Cambridge Analytica and its parent company SCL Group, both at the centre of the Facebook user data scandal, announced it was closing down.
During a call with investors on Wednesday evening, current head of SCL Group Julian Wheatland said the companies would file for insolvency.
The announcement has raised the eyebrows of some politicians and organisations involved in the investigation into the company.
New York State Attorney Schneiderman said on Twitter the investigation would continue despite the shutting down of the company.
Our investigation will continue. New Yorkers deserve to know what happened and that their personal data will be protected. https://t.co/jKdWF7NuOV
— Eric Schneiderman (@AGSchneiderman) May 2, 2018
Damian Collins, chair of the Digital, Culture, Media and Sport select committee in the UK House of Commons, implied on Twitter there is a risk Cambridge Analytica might try to delete data important to the investigation.
“Cambridge Analytica and SCL group cannot be allowed to delete their data history by closing. The investigations into their work are vital,” Collins said on Twitter.
Cambridge Analytica and SCL group cannot be allowed to delete their data history by closing. The investigations into their work are vital
— Damian Collins (@DamianCollins) May 2, 2018
Mary Creagh, a member of parliament for Labour, said on Twitter the insolvency would be “used to cover up illegality”.
Outrageous. Insolvency used to cover up illegality. https://t.co/f5dboXH9DT
— Mary Creagh (@MaryCreaghMP) May 2, 2018
According to the BBC, the British Information Commissioner’s Office (ICO), a regulatory body concerned with privacy and data protection, said it would continue its investigation as well.
An official statement by Cambridge Analytica said: “the siege of media coverage has driven away virtually all of the Company’s customers and suppliers.”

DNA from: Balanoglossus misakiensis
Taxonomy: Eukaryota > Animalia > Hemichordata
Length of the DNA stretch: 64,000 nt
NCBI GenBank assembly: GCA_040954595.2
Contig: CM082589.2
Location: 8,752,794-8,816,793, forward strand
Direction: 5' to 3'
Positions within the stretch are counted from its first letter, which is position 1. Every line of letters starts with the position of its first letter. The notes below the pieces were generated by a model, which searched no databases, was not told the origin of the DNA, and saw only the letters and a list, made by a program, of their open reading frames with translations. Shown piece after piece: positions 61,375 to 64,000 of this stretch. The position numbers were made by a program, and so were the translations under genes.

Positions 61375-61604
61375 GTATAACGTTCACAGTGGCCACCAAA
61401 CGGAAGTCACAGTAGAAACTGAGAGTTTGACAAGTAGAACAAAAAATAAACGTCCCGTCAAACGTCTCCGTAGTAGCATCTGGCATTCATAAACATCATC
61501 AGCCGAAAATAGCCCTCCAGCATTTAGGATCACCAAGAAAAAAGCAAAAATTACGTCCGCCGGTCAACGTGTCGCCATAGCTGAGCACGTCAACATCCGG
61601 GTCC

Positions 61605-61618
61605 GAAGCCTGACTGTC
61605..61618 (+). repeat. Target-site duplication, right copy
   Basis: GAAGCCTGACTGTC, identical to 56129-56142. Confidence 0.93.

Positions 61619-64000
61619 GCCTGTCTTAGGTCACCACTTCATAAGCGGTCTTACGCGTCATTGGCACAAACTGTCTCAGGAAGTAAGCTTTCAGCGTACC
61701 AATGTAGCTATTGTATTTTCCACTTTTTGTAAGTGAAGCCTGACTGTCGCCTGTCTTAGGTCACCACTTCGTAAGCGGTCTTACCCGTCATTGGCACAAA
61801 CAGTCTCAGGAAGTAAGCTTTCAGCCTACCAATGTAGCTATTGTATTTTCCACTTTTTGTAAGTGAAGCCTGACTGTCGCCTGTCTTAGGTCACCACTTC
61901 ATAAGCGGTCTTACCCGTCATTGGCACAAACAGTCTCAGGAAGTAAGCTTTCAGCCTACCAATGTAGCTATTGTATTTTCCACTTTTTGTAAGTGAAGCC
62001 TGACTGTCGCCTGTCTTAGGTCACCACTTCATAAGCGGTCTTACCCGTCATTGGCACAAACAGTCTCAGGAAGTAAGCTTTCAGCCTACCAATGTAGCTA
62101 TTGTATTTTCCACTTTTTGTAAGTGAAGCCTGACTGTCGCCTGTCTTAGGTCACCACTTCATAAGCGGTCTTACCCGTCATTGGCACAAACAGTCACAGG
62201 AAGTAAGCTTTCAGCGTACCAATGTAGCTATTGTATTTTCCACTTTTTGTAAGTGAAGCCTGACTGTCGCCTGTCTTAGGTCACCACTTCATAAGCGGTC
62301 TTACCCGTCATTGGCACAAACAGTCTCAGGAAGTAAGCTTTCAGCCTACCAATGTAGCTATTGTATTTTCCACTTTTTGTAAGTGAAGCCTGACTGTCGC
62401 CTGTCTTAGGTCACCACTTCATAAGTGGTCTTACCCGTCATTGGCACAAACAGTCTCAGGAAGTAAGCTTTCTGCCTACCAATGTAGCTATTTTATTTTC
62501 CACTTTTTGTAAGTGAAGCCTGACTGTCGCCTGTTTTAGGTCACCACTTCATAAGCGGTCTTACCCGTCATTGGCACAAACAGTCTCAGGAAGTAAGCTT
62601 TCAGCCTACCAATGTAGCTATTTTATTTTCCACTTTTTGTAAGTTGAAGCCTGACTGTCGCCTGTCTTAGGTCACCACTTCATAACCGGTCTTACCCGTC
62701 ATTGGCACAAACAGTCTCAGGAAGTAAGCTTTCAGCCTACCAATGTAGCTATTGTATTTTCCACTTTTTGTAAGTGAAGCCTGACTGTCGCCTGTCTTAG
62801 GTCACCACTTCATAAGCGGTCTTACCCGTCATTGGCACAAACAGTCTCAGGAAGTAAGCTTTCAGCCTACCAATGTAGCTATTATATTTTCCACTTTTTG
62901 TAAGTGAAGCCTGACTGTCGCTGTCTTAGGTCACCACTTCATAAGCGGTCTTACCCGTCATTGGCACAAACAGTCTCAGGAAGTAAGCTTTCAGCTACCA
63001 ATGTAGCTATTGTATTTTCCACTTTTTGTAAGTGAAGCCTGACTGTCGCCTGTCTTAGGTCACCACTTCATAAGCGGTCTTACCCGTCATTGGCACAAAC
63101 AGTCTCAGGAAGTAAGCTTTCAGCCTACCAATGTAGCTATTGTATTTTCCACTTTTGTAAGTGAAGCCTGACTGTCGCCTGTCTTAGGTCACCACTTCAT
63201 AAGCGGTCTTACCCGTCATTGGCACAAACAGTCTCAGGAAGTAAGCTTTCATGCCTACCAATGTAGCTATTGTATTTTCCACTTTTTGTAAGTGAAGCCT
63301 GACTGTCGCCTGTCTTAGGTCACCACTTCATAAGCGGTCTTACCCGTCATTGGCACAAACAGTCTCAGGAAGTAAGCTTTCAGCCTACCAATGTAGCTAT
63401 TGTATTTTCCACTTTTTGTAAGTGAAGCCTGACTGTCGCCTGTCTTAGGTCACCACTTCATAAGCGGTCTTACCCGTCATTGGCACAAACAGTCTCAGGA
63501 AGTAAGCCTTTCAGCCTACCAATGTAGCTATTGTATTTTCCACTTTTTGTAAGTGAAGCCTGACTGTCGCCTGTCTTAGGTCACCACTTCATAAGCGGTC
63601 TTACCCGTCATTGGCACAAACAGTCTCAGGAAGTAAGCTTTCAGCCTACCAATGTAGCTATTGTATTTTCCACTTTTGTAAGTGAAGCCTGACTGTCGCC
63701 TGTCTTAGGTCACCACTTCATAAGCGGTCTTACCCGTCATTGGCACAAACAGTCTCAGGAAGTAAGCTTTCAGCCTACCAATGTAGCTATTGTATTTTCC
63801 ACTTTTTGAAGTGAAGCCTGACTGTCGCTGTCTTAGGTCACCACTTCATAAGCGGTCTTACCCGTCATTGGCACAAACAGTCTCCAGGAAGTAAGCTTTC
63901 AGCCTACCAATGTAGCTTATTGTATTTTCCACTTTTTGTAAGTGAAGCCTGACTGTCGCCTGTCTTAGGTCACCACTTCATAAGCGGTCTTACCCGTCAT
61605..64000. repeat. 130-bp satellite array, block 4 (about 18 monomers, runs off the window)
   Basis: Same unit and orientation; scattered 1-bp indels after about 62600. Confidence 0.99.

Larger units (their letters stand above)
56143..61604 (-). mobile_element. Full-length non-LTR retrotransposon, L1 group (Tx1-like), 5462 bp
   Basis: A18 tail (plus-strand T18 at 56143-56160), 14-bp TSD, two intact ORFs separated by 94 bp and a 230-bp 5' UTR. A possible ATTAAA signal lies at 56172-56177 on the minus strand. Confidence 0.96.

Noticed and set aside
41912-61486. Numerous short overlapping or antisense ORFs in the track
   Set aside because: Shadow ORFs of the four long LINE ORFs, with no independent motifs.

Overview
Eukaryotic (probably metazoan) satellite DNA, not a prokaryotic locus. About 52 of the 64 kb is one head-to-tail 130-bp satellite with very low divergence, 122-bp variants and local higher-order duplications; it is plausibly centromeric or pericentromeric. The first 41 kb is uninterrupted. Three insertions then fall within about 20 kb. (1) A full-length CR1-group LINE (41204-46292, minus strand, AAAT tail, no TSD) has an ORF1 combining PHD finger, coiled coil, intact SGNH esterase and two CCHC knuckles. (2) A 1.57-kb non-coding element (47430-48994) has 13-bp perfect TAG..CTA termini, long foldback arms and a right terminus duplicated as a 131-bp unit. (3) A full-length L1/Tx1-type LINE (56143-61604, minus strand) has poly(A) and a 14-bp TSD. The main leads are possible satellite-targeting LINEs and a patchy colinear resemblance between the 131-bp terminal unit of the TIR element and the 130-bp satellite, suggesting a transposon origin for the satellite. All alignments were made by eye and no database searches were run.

“As a result, it has been determined that it is no longer viable to continue operating the business,” the statement claims.
Wednesday’s announcement also raises questions about the future of the people behind SCL Group and Cambridge Analytica.
In March, before the Facebook data scandal, the people involved founded a similar company called Emerdata.
Rebekah and Jessica Mercer, daughters of businessman Robert Mercer, who were major investors Cambridge Analytica and SCL Group, are directors in the company.
Alexander Nix, former CEO of Cambridge Analytica, was in a managerial position at Emerdata for several weeks as well, but he was eventually replaced by Alexander Tayler, who previously worked as the chief data officer at Cambridge Analytica.
Julian Wheatland, who announced Cambridge Analytica’s closure, is also listed as one of the directors of Emerdata.
Cambridge Analytica and its parent company, SCL Group, became the centre of a scandal in March, when whistle-blower Christopher Wylie revealed Cambridge Analytica acquired millions of Facebook users’ personal information to build software that could target potential swing voters in political campaigns, including US President Donald Trump’s 2016 election bid.
The data his firm used was reportedly gathered in early 2014 through an app called “thisisyourdigitallife”, which was built by a Russian-American researcher at Cambridge University called Aleksandr Kogan.
About 270,000 users agreed to have their data collected and used for academic research in exchange for a small payment.
However, Cambridge Analytica abused Facebook’s system and gathered the data of over 87 million people in total.
Following the scandal, Mark Zuckerberg, CEO of Facebook, announced small changes to improve the privacy of Facebook users.
He also appeared before two committees of the US Congress.